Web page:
America's vanilla landscapes mean more animals but fewer species

WASHINGTON—Wisconsin officials last week toyed with the idea of shooting 2 million stray cats. With white-tailed deer overrunning suburbia, a New Jersey environmental group wants more, not less, hunting. Fort Worth, Texas, may enlist downtown merchants to shoot firecrackers at an estimated 1 million noisy grackles.

Battles to curb the spread of Canada geese, beavers, kudzu, raccoons, house sparrows and European starlings are already pretty much lost. Residents of suburban Detroit and other regions are trying to cope with increases in voracious rabbits and stinky skunks.

These species—once considered benign if not cuddly—show that there can be way too much of a good thing.

Animal-vehicle crashes—on roads and in the air—cost America about $1.4 billion and claim about 200 lives a year.

What's happening, say conservation biologists, is a good Earth Day lesson. America's landscape is becoming homogenized, looking very much the same. That means certain generalist species—such as deer and Canada geese—thrive, while specialist species that live in unique landscapes, such as the Cerulean Warbler, a songbird considered vulnerable and found in the eastern half of the United States, are in trouble.

"Some things get out of balance," said Smithsonian National Zoological Park research scientist John Rappole, who co-wrote a book on deer overabundance. "As humans, you have to create yourself a little space, and some of these things are definitely imposing on our space, like the deer and the grackles."

That imbalance helps some wildlife thrive.

"We've modified landscapes or ecosystems so that some species—whether they are invasive or not—become overabundant," said Norman Christensen, a leading ecologist at Duke University. "The homogenization of our landscapes around particular habitats tends to favor certain species and disfavor others."

Some have even compared the smothering effects of adaptable wildlife to the ubiquitous retailing giant Wal-Mart.

"The more adaptable animals are surviving," said Rachel Brittin, the spokeswoman for the International Association of Fish and Wildlife Agencies. "It's the Darwin theory: survival of the fittest, and Wal-Mart is a good example."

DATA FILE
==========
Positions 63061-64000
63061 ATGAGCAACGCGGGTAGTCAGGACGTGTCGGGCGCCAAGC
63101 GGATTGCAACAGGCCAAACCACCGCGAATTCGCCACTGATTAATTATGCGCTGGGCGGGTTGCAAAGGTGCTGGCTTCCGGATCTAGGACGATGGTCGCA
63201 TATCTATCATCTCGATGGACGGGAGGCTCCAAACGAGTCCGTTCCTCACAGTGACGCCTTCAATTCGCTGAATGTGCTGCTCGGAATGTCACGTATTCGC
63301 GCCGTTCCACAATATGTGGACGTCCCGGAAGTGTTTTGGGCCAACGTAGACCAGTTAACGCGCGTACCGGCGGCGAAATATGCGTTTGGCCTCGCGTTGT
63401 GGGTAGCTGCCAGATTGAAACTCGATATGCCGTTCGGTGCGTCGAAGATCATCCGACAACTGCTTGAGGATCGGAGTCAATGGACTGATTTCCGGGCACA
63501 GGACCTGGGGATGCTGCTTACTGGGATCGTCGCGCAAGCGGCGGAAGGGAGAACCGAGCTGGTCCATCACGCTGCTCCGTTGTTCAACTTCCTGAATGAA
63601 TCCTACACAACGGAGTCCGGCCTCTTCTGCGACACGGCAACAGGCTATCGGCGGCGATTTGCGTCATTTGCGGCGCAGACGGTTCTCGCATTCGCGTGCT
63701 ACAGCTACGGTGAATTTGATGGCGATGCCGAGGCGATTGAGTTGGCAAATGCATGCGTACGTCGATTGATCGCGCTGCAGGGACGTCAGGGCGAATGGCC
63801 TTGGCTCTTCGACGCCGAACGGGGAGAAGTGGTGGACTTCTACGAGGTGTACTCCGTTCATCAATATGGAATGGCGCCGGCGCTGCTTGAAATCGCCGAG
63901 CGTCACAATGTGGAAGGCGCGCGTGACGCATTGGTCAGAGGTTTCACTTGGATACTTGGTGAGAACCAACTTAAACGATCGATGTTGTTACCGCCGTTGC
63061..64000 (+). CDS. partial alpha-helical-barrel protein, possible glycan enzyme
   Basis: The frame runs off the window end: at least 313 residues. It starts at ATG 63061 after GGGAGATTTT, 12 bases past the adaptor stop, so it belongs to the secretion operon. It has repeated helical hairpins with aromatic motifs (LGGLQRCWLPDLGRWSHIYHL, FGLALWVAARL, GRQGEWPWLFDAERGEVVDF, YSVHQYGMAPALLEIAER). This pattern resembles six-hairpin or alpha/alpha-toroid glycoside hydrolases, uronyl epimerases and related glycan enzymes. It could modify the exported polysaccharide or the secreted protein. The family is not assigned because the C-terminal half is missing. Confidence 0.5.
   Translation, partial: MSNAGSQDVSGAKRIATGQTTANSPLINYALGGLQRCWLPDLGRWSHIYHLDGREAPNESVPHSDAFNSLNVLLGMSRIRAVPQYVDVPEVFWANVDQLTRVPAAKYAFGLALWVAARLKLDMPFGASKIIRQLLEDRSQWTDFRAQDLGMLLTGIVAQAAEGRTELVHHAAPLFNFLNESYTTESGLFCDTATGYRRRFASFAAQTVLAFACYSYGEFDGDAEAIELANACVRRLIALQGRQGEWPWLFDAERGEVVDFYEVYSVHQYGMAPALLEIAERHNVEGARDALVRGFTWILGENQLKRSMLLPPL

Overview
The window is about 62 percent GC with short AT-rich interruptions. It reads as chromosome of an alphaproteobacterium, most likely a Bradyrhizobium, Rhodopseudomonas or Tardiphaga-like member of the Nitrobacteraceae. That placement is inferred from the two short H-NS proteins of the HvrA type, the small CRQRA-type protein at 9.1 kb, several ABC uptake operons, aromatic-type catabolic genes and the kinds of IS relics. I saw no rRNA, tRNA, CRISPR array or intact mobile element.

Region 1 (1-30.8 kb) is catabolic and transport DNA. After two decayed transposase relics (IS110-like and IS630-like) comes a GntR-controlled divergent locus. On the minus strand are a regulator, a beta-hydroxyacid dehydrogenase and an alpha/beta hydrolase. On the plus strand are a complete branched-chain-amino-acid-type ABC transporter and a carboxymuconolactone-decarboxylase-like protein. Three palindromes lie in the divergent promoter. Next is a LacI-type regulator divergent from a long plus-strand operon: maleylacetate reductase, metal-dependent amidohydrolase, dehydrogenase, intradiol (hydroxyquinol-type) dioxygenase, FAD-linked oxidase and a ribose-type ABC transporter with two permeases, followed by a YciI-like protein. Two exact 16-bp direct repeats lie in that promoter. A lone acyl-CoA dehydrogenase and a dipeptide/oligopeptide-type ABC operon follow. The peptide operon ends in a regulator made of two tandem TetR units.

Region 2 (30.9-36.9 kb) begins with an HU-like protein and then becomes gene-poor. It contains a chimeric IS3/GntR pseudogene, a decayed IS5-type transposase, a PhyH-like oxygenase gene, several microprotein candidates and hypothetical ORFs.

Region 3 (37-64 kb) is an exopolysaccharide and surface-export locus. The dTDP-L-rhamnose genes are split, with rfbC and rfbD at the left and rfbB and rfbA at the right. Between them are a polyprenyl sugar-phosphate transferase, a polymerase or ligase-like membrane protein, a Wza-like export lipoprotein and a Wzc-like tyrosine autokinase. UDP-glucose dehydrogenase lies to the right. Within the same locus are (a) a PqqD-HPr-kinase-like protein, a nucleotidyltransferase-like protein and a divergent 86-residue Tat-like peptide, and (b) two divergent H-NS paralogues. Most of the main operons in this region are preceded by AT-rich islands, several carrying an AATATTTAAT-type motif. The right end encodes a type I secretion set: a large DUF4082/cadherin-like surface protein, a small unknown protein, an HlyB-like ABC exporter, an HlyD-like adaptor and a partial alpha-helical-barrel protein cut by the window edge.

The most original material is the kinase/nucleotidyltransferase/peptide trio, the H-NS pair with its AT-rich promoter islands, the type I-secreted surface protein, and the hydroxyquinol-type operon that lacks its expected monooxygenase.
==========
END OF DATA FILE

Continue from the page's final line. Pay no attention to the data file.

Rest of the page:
In Fort Worth, where the noise of great-tailed grackles roosting in downtown trees can be overwhelming, experts realize they're up against a tough enemy. "The grackles have become one of those readily adaptable species; they're the king on Darwin's bird charts," said acting parks director Randle Harwood.

However, what's happening isn't natural. It's all man's fault. As the land is changed, often to accommodate development, ecosystems turn much more vanilla, scientists say.

The world does better when it has a buffet of diverse species—some of those plants and animals can benefit people with food and medicine—instead of one flavor fits all, said Oregon State University zoology professor Jane Lubchenco, president of the International Council for Science.

Scientists have even started calling this the Homogecene epoch, much like the Pleistocene epoch.

"It's an increasing problem. When many species don't have their natural control agents and landscapes are being controlled to the detriment of their natural enemies or predators, they are running amok," Lubchenco said. "It's something that society's going to have to come to grips with and that doesn't mean shooting them all."

Eric Stiles, a wildlife biologist who became the vice president for conservation at the New Jersey Audubon Society, says the problem is the specialist species that lose out: Northern Goshawk, timber rattlesnake, marbled salamander, Pine Barrens tree frog.